Erica H. - Adlin, CA - 2022
My son was placed with us for adoption as a newborn in an open adoption. We did not make it the day of his birth, but spent day two in the hospital with him and his birth parents building the start of a wonderful relationship! Nothing was noted at birth to be wrong, but looking back there were possible signs. He was very red when he was born. They took him for extra tests because of how red he was. When we took him to our hotel room that 2nd night and gave him his first washcloth bath we noticed his skin was rubbing off on the towel. Being first time parents though, we thought it was normal. At 2 months old, he was diagnosed with eczema all over his belly. We dealt with constant dry skin and tried to keep him covered in baby lotion. At age 4 he was referred to a pediatric dermatologist for his dry skin. They told us he was missing a lipids layer in his skin and just keep putting lotion on it. We used sugar scrubs and lotions several times a week trying to keep the scales down and combed his hair/scalp after every bath to reduce the scales on his head.
Finally, as it got worse and worse over the years I started doing my own research. Looking through Google images of scaly skin I came across ichthyosis. When he was 13, I took him to our local general practitioner and said I think he has ichthyosis. She had to get out her dermatology book and start researching. She came back and checked a few areas to look at his skin and said she agreed with me.
After that confirmation I found FIRST. I contacted the Yale program for testing of type but since it sounded like ichthyosis vulgaris, they did not want to test. I had a feeling it was actually X-linked based on what I had read on the FIRST website. I got a referral to another dermatologist. He was number 15 at this point. The dermatologist office kept trying to refuse him to see the doctor and just wanted him to see the nurse practitioner. I fought and fought with them that this was not just eczema and finally they agreed to make an appointment with the doctor. The day of the appointment, the doctor came in saying so you think he has X-Linked Iihthyosis? He had him lay back and as soon as he looked at him, he got excited! He ran out and grabbed a camera and began taking lots of pictures of my son’s skin. He then turned to Google for more information. He had learned about ichthyosis, but had never seen it! He wrote us a referral letter to try and get testing done.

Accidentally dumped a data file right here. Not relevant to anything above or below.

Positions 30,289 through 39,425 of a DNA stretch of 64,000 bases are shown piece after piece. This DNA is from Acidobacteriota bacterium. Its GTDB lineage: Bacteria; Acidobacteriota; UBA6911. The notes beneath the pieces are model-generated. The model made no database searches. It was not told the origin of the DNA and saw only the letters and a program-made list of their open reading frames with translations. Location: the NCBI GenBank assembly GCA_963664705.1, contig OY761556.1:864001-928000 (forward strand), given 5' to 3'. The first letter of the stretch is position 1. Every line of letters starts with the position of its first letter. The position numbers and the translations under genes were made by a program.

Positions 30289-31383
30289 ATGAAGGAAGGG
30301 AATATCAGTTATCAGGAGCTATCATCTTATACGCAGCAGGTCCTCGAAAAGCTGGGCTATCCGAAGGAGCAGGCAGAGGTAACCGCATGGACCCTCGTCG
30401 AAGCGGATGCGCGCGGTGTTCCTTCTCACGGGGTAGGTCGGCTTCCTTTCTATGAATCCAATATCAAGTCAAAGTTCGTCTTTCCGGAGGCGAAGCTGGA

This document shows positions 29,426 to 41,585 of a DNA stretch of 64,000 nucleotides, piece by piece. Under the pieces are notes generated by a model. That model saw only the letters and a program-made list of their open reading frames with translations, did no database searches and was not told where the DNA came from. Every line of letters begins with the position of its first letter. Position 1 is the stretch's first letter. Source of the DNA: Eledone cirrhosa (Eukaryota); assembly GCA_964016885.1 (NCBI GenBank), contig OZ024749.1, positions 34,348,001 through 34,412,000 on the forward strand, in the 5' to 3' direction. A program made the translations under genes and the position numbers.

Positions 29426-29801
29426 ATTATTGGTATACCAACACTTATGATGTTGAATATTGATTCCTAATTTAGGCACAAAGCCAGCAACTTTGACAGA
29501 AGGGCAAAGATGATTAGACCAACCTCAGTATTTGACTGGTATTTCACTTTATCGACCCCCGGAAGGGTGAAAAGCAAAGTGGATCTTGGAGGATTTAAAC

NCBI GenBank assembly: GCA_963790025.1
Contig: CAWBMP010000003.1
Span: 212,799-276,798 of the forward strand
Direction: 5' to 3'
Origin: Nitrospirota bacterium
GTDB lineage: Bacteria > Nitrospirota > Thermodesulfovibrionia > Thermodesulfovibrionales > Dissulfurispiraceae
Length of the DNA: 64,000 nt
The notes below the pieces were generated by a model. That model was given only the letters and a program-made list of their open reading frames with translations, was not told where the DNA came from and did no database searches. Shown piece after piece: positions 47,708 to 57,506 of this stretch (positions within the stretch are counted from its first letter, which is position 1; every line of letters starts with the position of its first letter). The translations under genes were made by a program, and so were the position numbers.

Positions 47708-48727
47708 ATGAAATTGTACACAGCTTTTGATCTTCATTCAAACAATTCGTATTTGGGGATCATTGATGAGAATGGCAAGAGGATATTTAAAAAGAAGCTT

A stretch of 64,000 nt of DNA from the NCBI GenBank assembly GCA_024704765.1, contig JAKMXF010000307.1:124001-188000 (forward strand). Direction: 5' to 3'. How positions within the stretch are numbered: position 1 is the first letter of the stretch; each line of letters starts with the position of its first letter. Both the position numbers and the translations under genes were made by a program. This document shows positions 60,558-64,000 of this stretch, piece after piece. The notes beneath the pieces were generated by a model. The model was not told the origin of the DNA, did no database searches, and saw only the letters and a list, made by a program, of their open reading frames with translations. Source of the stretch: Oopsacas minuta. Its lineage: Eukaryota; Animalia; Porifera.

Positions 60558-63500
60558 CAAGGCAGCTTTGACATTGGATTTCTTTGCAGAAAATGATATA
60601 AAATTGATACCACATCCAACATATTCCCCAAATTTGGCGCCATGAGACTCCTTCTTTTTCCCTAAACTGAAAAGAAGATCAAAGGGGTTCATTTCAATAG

While going through my emails one day not long after, there was an email from FIRST about a trial for people with X-linked ichthyosis. We applied and were accepted into the trial. The first step was to complete a cheek swab genetic test to determine the type and sure enough he came back with the deletion for X-linked ichthyosis. We were unable to complete the trial as my son’s skin was not severe enough at the time. It was so nice to finally have confirmation of what was going on with his skin! He was 15 1/2 at the time of final diagnosis.
I wish we would have known sooner as we would have done things differently in some ways. Learning about it later made it harder to set a routine with him. He is now 18 and off to college. He has to be responsible for his condition on his own. Hopefully we have given him enough tools over the years to cope with it.
Neither FIRST, its Board of Directors, Medical & Scientific Advisory Board, Board of Medical Editors, nor Foundation staff and officals endorse any treatments listed here. All issues pertaining to the care of patients with ichthyosis should be discussed with a dermatologist experienced in the treatment of their skin disorder.